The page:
If you would have told the child me who spent every Sunday in an evangelical church praying for salvation that she would grow up to be a mom taking MDMA—that girl, conditioned to fear everything—would have never believed you. When I was five or six, I was told the story of Adam and Eve in the Garden of Eden. I recall with visceral effect my inner child squirming and wincing as the story unfolded—starting first with a woman made from the body of a man, then placed in a beautiful, lush garden to be in his service. Inside the garden, a serpent slithered around the branches of the trees. He was with the man and woman, watching them, studying their behaviors.
After some time, the serpent zeroed his focus in on the woman while the man was hunting for food. He lured the woman by tempting her with succulent fruits. The woman had been told to avoid the fruit, to enjoy only certain things and leave the rest behind, for some of the fruits, despite looking appealing and tasting delicious, could have lasting negative effects. But the woman couldn’t contain her curiosity, and the serpent was good at manipulation. He assured her it would be fine, no permanent damage done, and so the woman tried a bite.
I remember relating to her feelings of curiosity. I could almost taste the explosion of flavor when she bit into the apple and my little mouth watered.
The woman knew she was being tested, but she couldn’t resist. Momentary satisfaction gave way to immediate regret. In the end, it seemed she lost everything for this fleeting experience and taste of sweetness. She and her beloved became burdened and eventually were banished from Eden.
“But why would there be such delicious fruit if she can’t even enjoy it?” I asked.
“You’re missing the point of the story,” my Sunday school teacher snipped with frustration.
In the absence of a cohesive explanation, the five-year-old girl filled in the gaps. This was the moral of the story as I internalized it: Eve was weak. She was punished for this weakness. She lacked self-control over her body and her mind. She lost love and safety because of this lack of control. She succumbed to the serpent and became a kind of prisoner as a result. Eve could not trust her instincts or herself. She was a problem and a disruptor. Because of this, she was sentenced to pay a price for her weakness and disobedience.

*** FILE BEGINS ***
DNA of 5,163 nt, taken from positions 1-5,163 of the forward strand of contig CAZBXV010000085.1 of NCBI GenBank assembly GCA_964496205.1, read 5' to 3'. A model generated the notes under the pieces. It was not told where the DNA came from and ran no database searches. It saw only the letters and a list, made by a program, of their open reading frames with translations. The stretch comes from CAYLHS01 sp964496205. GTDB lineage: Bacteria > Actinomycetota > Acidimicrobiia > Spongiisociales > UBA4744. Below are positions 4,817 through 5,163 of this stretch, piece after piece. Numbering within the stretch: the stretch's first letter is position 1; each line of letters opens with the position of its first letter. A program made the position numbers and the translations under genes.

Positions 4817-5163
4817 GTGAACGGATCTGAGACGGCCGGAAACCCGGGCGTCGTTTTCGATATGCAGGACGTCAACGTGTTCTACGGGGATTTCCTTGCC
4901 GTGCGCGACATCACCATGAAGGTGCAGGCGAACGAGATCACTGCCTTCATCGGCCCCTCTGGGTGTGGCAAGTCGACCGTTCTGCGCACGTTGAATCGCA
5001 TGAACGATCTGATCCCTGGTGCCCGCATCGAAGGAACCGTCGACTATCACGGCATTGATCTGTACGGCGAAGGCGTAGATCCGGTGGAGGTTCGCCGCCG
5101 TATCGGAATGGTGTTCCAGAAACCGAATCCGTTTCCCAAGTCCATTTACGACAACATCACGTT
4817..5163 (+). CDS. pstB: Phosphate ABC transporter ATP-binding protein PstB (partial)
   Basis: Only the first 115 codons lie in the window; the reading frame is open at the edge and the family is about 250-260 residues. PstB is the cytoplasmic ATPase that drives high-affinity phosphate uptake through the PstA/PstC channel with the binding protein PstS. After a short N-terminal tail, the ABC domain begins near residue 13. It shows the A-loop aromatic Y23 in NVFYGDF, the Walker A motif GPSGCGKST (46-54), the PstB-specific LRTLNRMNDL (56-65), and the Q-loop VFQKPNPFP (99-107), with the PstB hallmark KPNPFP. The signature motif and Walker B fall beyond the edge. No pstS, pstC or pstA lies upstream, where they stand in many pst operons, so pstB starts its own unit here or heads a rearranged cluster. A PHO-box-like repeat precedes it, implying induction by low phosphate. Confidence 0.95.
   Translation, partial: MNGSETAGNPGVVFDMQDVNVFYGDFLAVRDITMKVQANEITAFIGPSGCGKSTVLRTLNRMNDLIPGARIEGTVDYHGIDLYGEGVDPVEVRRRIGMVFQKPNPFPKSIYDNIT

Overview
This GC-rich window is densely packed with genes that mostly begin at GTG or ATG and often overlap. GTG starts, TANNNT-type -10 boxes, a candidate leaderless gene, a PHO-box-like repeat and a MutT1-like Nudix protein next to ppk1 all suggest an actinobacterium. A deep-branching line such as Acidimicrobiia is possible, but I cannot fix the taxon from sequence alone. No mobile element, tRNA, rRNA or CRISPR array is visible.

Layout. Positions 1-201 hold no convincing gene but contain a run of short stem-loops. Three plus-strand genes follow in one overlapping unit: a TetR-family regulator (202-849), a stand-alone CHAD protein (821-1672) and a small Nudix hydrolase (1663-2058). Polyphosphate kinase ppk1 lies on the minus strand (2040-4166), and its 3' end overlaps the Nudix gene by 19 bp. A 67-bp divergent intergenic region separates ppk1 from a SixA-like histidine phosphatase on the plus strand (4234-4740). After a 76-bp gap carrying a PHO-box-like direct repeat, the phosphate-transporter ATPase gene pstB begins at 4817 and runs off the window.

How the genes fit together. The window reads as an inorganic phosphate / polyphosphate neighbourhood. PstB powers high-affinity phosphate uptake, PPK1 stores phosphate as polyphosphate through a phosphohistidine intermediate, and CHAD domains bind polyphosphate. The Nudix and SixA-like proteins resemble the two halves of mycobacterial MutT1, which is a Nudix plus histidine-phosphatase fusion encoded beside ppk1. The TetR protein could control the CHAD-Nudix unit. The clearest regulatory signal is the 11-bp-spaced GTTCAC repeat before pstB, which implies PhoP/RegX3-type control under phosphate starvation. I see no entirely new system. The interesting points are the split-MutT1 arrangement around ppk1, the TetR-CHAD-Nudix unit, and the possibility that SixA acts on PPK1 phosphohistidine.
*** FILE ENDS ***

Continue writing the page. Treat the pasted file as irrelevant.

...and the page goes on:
This price was paid in blood and pain each month and would culminate in the ultimate suffering of giving birth, should she decide someday to become a mother. That journey of bringing her baby into the world would be agonizing, and that would be her own fault. If only she’d had self-control, her life could have been very different.
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This was the story told to me of my own inherent, tragic flaws. This is the story that set a trajectory of thirty years of relentless and self-deprecating attempts at controlling my body and my mind.
It is a wonder given this backdrop that I ever wanted to become a mother. It wasn’t always the case, but over time the curiosity about what that journey might be like consumed me—perhaps the way Eve’s curiosity consumed her. The restless lure for what could be possible, the longing to know the depths of that kind of love. Perhaps the little girl in me who went straight from baby into severity wanted an opportunity to do it over again, a childhood by proxy.
Only not unlike the fate of Eve in the garden, once I became pregnant, I felt immediately tormented and terrified. My body raged with hormones out of control. Fear engulfed me. If I could not even control myself—how would I possibly control another?
MDMA made me a better mother than I ever could have been otherwise primarily because it helped me know mothering has absolutely nothing to do with control. But, rather, everything to do with unconditional love.
You see, there is a tiny, yet significant part of the brain called the amygdala. The amygdala manages our response to fear-evoking stimuli. When that terrifying story of Eve was presented to me as a child, the amygdala inside my still-developing brain recoiled in fear and got stuck. It pulled like a tortoise in a shell and made an unconscious yet convicted choice to remain retracted where things felt safe. I stayed like this comfortably and uncomfortably in a state of alert for decades until my children were born, emerging like catalysts, demanding my expansion.
I tried MDMA once in college at the very beginning of a long process of deconstructing all the dogmatic brainwashing that consumed my thoughts. That experience, while isolated, created a profound footnote in my mind. It was the first time in twenty years of living that I remember feeling truly worthy of love. Something so simple, fundamental, yet entirely novel.